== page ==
Neuron-microglia communication in the CNS after epileptic seizures

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Neuron-microglia communication in the CNS after epileptic seizures


The means by which neurons regulate microglia are not well understood. However, recent research has illuminated the mechanism by which neurons control morphological changes in microglia after induced seizure activity.

Seizures are associated with a significant increase in extracellular glutamate, causing a spike in neuronal activity. These periods of intense neural activity also lead to alterations in the shape of microglia, as visualised in a study published in The Journal of Neuroscience. The images were captured by two-photon time-lapse microscopy on Scientifica’s Multiphoton Imaging System.
These results led researchers to investigate the role of glutamate in these modifications. To do this they monitored microglia in the CA1 region of the hippocampus using high resolution two-photon microscopy of brain slices. Application of glutamate led to an increase in the amount of microglial process extension. Additionally, the same treatment had a similar effect in cortical slices and in vivo.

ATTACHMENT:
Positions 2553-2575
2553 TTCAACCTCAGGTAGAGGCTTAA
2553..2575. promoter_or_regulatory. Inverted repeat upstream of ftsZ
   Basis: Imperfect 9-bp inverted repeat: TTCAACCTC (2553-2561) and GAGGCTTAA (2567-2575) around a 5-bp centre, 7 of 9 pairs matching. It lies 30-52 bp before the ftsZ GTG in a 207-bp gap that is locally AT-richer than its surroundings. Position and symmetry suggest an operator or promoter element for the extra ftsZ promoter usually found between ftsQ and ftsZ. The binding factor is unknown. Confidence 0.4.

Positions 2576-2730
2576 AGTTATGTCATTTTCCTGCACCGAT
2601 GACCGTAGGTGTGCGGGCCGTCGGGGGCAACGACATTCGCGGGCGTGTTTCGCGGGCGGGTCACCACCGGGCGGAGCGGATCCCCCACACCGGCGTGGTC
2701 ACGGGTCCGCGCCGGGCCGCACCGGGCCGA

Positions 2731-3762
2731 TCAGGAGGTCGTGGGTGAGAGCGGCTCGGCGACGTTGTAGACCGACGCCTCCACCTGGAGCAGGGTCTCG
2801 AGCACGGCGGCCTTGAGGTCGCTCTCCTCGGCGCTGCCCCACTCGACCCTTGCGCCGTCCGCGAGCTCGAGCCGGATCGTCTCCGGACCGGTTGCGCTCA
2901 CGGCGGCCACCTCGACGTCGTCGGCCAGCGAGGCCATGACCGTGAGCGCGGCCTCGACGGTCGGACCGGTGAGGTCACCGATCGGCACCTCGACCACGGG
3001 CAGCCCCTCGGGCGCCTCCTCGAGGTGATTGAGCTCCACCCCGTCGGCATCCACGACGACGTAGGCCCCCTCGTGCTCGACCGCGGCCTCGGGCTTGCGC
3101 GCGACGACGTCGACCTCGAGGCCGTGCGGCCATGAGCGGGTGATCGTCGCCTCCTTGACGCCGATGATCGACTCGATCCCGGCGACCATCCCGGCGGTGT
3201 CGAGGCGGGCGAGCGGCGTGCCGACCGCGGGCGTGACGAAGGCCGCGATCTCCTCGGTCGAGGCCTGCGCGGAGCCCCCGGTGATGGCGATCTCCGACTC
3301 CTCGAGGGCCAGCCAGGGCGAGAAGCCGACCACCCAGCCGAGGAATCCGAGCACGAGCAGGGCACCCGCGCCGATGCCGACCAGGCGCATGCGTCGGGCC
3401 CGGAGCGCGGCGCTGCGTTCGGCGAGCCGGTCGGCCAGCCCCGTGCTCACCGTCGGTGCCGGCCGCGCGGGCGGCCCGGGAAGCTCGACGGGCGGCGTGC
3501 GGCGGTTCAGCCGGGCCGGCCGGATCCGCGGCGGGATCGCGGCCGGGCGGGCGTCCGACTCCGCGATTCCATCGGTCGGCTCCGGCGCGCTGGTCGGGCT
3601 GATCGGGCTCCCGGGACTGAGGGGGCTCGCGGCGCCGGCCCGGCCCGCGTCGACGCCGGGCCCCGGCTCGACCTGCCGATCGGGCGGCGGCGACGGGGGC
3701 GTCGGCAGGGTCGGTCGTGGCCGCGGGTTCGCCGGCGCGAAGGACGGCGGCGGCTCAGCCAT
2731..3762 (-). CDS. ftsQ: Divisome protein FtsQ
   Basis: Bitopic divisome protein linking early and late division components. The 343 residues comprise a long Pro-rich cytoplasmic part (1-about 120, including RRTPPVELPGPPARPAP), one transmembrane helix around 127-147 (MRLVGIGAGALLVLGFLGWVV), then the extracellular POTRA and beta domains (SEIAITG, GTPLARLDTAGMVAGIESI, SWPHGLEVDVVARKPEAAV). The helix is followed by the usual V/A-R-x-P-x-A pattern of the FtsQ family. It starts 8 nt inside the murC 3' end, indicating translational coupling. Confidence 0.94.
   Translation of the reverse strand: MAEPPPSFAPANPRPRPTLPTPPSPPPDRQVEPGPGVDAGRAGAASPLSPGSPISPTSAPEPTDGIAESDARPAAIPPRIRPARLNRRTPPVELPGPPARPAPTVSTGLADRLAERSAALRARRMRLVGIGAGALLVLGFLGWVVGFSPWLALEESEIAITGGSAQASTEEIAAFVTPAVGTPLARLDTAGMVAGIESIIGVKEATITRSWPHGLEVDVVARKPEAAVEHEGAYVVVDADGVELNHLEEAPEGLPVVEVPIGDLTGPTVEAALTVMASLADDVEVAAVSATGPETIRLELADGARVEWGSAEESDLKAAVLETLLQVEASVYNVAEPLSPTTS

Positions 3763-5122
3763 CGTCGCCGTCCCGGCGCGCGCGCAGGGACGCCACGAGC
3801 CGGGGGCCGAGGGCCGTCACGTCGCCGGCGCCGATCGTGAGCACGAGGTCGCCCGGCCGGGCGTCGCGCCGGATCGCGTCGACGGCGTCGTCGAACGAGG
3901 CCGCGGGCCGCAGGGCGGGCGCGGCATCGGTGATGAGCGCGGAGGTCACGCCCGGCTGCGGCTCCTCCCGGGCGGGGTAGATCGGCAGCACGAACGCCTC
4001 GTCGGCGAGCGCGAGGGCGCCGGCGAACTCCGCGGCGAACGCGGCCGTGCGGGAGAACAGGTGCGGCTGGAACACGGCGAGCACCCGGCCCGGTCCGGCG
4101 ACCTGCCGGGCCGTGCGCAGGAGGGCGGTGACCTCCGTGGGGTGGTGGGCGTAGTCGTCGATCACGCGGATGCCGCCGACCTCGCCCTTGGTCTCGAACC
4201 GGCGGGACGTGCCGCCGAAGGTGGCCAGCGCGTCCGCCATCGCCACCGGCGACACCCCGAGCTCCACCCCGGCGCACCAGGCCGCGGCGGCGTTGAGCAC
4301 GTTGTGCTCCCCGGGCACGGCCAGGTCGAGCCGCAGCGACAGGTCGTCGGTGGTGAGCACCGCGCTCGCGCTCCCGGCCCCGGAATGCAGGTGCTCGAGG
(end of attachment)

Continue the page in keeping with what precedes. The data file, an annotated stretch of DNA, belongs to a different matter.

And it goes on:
With further investigation the group led by Dr Long-Jun Wu from Rutgers University managed to elucidate the molecular mechanism that leads to the increase in microglial process extension. They found that glutamate released during increased neural activity opens calcium channels on post-synaptic membranes through the NMDA receptor. This intracellular calcium influx causes a release of ATP from the post-synaptic neuron which is detected by P2Y12 receptors on the microglial processes, promoting growth towards increasing concentrations of ATP. The mechanism of release of ATP is currently unknown although ion channels like pannexin 1 or pre-packaged vesicles are likely candidates.

The scientists also looked at P2Y12 KO mice. The P2Y12 receptor is necessary for process extension during neuronal hyperactivity, as shown by a lack of morphological change in these mice. Furthermore, P2Y12 KO mice showed worse levels of seizures when induced through delivery of Kainic Acid (KA). This suggests that microglia have a neuro-protective function during periods of hyperactivity.

Hopefully, future studies will be able to show how this neuro-protective function operates and may lead to a therapeutic strategy against disorders such as epilepsy.

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